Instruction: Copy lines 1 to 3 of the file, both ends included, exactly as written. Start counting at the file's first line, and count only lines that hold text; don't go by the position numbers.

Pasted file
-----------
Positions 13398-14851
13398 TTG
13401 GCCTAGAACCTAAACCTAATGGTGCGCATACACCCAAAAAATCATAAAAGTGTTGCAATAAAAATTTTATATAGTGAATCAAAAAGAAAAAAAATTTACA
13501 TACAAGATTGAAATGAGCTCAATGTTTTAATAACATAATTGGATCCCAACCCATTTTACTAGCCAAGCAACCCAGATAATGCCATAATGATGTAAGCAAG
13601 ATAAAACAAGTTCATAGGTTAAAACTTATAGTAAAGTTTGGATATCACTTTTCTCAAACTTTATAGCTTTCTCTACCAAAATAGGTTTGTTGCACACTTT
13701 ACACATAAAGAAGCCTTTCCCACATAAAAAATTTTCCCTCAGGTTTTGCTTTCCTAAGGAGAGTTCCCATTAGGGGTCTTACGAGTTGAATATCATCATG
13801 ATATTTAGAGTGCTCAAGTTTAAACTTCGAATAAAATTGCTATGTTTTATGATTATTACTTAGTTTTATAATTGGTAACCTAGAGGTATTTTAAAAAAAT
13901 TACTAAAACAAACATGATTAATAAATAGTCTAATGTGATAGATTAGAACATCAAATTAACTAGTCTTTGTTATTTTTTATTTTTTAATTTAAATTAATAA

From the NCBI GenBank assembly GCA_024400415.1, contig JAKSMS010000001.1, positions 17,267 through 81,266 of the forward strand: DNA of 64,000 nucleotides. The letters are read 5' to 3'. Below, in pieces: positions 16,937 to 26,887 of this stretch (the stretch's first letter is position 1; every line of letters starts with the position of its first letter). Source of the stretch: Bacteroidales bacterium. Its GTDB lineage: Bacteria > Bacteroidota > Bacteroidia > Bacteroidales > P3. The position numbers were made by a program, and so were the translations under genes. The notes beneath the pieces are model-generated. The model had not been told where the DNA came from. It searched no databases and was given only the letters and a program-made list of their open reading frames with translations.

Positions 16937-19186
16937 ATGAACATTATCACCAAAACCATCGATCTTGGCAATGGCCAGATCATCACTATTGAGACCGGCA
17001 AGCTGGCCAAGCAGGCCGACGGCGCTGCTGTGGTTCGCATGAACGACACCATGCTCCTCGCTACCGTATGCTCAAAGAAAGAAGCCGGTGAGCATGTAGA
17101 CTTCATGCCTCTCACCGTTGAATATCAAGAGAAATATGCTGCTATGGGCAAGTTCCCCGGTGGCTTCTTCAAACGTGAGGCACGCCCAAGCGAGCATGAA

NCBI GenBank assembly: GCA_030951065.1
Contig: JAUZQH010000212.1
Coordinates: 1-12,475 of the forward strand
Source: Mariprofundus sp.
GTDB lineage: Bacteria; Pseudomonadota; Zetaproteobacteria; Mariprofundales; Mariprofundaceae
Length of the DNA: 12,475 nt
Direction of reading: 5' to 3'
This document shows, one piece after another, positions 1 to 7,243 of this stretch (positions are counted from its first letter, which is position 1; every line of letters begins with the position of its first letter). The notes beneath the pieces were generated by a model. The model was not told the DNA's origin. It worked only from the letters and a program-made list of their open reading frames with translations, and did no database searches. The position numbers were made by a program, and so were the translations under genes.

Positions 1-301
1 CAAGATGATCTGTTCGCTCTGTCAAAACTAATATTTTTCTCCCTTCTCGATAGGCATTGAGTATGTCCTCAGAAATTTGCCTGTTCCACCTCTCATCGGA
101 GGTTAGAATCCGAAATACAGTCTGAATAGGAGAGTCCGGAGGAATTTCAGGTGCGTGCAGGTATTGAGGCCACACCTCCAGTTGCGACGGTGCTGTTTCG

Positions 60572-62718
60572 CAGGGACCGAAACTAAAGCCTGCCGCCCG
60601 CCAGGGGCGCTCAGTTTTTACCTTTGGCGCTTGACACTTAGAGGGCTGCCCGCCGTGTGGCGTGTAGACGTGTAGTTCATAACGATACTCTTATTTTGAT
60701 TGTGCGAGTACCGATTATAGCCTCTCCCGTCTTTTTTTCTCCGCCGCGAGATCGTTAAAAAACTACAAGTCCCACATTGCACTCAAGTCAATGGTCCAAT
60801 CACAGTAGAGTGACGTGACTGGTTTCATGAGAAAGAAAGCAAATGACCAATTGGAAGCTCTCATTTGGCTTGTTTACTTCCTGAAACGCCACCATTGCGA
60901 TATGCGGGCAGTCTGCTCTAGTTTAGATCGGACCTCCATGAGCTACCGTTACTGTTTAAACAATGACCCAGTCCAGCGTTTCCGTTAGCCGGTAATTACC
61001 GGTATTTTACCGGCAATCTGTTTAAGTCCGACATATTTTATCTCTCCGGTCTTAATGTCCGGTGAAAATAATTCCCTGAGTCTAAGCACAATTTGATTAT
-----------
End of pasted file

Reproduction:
Positions 13398-14851
13398 TTG
13401 GCCTAGAACCTAAACCTAATGGTGCGCATACACCCAAAAAATCATAAAAGTGTTGCAATAAAAATTTTATATAGTGAATCAAAAAGAAAAAAAATTTACA